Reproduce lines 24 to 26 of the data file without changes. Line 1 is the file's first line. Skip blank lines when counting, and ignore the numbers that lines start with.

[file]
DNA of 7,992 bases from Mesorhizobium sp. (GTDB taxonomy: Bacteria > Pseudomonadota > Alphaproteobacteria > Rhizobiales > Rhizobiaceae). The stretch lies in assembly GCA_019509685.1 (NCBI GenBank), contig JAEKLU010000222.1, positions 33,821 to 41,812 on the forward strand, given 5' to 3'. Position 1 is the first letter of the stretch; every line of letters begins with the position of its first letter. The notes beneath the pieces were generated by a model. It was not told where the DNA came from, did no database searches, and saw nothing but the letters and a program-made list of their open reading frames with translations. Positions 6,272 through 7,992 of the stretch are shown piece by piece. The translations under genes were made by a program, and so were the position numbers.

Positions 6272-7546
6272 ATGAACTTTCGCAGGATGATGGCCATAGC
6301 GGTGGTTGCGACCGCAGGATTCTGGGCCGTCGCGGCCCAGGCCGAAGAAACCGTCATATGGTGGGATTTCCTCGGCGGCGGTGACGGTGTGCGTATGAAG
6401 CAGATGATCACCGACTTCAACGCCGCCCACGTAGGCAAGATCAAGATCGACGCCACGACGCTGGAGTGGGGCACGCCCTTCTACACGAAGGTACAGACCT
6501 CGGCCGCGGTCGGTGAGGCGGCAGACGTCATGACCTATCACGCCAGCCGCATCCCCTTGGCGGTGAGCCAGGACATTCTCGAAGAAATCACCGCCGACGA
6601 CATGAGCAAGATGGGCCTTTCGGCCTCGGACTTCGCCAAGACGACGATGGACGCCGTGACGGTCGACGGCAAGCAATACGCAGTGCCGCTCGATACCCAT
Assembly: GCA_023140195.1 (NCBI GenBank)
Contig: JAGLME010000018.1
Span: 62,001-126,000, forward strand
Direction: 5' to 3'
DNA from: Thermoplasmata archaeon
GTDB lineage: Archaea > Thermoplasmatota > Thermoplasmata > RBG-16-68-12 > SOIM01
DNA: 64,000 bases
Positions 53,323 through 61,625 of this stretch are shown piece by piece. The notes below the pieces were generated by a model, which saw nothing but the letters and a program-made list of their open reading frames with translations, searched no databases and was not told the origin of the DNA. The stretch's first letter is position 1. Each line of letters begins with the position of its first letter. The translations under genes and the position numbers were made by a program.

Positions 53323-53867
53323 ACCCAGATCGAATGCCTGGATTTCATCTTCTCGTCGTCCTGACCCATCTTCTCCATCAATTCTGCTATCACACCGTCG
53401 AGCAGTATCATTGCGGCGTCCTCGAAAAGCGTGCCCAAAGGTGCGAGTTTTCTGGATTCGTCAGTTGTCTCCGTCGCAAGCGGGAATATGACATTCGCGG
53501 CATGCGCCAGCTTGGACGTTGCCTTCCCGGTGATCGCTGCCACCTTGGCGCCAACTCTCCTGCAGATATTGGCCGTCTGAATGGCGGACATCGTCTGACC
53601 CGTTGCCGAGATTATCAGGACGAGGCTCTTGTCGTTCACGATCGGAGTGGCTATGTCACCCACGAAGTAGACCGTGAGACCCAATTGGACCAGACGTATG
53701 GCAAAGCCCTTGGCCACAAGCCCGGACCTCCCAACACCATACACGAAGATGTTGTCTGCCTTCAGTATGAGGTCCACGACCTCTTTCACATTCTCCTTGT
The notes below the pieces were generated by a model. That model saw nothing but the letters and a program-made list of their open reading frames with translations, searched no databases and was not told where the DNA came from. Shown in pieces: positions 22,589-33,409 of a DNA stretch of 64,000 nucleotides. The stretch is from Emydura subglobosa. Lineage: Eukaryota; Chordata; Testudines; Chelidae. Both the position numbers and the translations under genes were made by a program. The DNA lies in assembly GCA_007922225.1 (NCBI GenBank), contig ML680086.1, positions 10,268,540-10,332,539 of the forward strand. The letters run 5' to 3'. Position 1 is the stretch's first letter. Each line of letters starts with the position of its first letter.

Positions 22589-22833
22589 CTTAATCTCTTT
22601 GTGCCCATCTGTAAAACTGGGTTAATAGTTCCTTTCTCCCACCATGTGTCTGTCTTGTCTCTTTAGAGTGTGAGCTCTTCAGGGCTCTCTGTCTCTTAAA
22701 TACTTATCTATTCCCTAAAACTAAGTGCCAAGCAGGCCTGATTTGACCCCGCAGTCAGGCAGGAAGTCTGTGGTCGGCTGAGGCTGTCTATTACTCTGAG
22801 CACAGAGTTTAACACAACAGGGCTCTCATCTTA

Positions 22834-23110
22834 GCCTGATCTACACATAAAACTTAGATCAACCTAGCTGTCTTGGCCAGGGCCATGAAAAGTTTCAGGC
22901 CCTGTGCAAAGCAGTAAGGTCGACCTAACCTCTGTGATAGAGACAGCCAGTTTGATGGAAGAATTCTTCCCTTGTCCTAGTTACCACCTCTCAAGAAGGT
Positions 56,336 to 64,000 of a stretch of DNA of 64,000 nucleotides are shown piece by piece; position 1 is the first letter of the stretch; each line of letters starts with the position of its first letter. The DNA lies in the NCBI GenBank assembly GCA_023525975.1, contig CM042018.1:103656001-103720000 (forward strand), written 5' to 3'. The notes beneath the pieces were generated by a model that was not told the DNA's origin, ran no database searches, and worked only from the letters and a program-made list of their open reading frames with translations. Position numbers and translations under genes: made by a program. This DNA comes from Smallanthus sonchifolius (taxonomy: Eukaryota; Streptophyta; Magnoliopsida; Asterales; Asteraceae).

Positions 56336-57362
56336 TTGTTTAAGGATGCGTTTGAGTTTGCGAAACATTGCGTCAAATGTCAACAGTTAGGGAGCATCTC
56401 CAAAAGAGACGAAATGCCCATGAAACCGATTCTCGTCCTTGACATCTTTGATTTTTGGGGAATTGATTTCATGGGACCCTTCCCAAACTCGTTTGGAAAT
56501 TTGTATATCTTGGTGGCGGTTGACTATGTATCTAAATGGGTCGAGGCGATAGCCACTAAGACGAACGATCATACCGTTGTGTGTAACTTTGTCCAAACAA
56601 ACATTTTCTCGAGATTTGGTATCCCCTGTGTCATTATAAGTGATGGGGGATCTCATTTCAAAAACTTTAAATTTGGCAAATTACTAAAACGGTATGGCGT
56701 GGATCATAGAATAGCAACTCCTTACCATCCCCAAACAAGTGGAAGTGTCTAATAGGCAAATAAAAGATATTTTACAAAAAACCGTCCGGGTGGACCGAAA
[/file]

22589 CTTAATCTCTTT
22601 GTGCCCATCTGTAAAACTGGGTTAATAGTTCCTTTCTCCCACCATGTGTCTGTCTTGTCTCTTTAGAGTGTGAGCTCTTCAGGGCTCTCTGTCTCTTAAA
22701 TACTTATCTATTCCCTAAAACTAAGTGCCAAGCAGGCCTGATTTGACCCCGCAGTCAGGCAGGAAGTCTGTGGTCGGCTGAGGCTGTCTATTACTCTGAG